We the People: The Citizen & the Constitution, Level 3
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Howard Chandler Christy, Signing of the Constitution, Architect of the Capitol, House wing, east stairway
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Unit 3 Primary Sources

"Left Wing Manifesto" (1919)

The "Left Wing Manifesto" was a document by Benjamin Gitlow, used as the basis for his prosecution on anarchy charges by the state of New York. While the U.S. Supreme Court upheld his conviction, its opinion held for the first time that the Fourteenth Amendment's due process clause protected personal rights from infringement by the states.

Abraham Lincoln's First Inaugural

Abraham Lincoln's First Inaugural speech.

Alabama Literacy test in 1965

Alabama's Literacy Test in 1965. Such tests were used as a requirement to register to vote until restrictions in the Voting Rights Act of 1965 made them all but illegal.

Article V of the U.S. Constitution

Article V of the Constitution states the process by which the Constitution may be altered.

Constitution of the Confederate States of America, 1861

The text of the Constitution of the Confederate States of America in 1861.

Federalist No. 10

Federalist No. 10, written by James Madison and continuing a theme begun in Hamilton's Federalist No. 9, is the most famous of Federalist Papers. It examines how best to eliminate or minimize the effect of factionalism.

Federalist No. 70

Federalist No. 70 was written by Alexander Hamilton and examines the question of a plural executive, arguing that having multiple presidents introduces conflict and difference of opinion.

Federalist No. 78

From Wikipedia: The essay was published May 28, 1788 and was written to explicate and justify the structure of the judiciary under the proposed Constitution; it is the first of six essays by Hamilton on this issue. In particular, it addresses concerns by the Anti-Federalists over the scope and power of the federal judiciary, which would have comprised unelected, politically insulated judges that would be appointed for life.

James Madison Proposed Bill of Rights

Madison's speech proposing a Bill of Rights and the text of the proposed rights.

Johnson's Voting Rights Speech Before Congress, March 15, 1965

President Johnson's speech to the full Congress asking for their support to pass a voting rights bill guaranteeing that right to African Americans.

Lincoln's First Inaugural Address

Lincoln delivered his first inaugural address after seven states had seceded, inaugurated their own president and rose their own flag.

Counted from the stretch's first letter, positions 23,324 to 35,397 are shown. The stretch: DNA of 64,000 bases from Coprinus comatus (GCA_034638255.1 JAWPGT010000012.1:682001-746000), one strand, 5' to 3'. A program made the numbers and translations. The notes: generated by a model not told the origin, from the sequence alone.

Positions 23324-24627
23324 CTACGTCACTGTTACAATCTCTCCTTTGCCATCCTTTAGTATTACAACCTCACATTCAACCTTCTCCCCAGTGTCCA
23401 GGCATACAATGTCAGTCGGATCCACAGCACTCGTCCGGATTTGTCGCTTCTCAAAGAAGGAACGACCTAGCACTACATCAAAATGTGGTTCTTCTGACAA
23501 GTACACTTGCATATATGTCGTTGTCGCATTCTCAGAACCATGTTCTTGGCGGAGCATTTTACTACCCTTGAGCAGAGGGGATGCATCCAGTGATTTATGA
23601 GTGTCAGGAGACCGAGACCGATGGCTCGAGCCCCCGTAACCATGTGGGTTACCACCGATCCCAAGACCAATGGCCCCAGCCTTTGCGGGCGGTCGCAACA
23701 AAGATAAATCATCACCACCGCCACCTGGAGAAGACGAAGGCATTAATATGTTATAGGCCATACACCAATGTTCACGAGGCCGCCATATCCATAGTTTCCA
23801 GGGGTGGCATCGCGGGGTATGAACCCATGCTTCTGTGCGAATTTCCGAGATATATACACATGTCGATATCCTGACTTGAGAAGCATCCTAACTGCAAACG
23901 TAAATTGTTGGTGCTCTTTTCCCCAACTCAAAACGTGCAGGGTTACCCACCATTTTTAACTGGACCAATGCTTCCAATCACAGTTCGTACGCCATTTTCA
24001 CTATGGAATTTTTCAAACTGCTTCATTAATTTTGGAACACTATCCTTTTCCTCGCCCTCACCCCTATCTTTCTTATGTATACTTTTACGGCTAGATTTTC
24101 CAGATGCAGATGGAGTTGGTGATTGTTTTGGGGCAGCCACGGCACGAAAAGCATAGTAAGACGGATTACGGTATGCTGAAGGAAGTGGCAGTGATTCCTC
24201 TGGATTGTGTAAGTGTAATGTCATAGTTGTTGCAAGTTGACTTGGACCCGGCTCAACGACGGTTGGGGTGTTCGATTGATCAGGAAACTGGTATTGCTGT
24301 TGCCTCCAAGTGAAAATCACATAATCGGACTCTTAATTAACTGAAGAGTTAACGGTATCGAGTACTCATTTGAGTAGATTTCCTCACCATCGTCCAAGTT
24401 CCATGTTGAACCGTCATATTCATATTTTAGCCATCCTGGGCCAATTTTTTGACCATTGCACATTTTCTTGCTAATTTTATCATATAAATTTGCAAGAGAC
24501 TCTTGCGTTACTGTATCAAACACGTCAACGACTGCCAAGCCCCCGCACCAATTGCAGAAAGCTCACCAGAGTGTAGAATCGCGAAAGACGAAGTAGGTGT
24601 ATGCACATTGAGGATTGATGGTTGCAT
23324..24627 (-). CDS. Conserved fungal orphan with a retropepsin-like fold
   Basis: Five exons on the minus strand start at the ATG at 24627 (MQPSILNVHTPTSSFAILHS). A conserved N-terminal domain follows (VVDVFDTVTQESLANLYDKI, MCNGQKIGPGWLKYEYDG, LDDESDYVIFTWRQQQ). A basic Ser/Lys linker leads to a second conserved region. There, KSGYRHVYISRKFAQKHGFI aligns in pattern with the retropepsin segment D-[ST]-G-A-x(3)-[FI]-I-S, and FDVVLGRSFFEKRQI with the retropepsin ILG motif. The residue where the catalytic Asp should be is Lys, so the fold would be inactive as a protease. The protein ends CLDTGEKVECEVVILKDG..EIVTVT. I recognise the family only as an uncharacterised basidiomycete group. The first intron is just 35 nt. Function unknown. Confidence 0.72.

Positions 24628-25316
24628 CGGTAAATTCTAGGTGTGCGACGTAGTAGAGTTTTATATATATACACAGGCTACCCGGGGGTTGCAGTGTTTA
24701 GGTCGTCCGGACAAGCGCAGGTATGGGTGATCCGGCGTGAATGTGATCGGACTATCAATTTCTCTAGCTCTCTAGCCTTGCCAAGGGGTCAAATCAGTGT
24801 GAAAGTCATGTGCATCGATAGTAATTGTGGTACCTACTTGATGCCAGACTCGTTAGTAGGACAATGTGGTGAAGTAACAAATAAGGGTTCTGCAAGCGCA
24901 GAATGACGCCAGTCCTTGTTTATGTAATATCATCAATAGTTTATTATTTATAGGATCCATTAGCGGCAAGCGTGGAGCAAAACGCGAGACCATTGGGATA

Magna Carta

From Wikipedia: Magna Carta, is an English legal charter, originally issued in 1215. Magna Carta required King John to proclaim certain rights, respect certain legal procedures, and accept that his will could be restricted by the law.

Mississippi Black Codes of 1865

The Mississippi Black Code is one of many Black Codes adopted at state and local levels in southern states to limit the newly acquired rights of African Americans.

South Carolina Declaration of Causes (1852)

South Carolina Declaration of Causes (1852).

The Declaration of Sentiments, Seneca Falls Conference 1848

From Wikipedia: The Declaration of Sentiments, is a women's rights document authored by Elizabeth Cady Stanton and Lucretia Mott, and demanded equal rights for women, including the right to vote.

Thomas Paine--Common Sense, 1776

Common Sense is a pamphlet, written anonymously by Thomas Paine, giving arguments for American independence from Britain.

Three-fifths Compromise

The Three-fifths Clause of Article I, Section 2 of the Constitution.

Treaty of Guadalupe Hidalgo

From Wikipedia: The Treaty of Guadalupe Hidalgo is the treaty that ended the Mexican-American war. The treaty provided for the Mexican Cession in which Mexico gave up 1.36 million square kilometers of its pre-war territory to the U.S.

United States Bill of Rights

From Wikipedia: In the United States, the Bill of Rights is the name by which the first ten amendments to the U.S. Constitution are known. They were introduced by James Madison to the First United States Congress in 1789 as a series of articles, and came into effect on December 15, 1791, when they had been ratified by three quarters of the states.

United States Constitution

From Wikipedia: The Constitution of the United States of America is the supreme law of the United States. It is the foundation and source of the legal authority underlying the existence of the United States of America and the federal government of the United States.

Unit 3      Primary Sources
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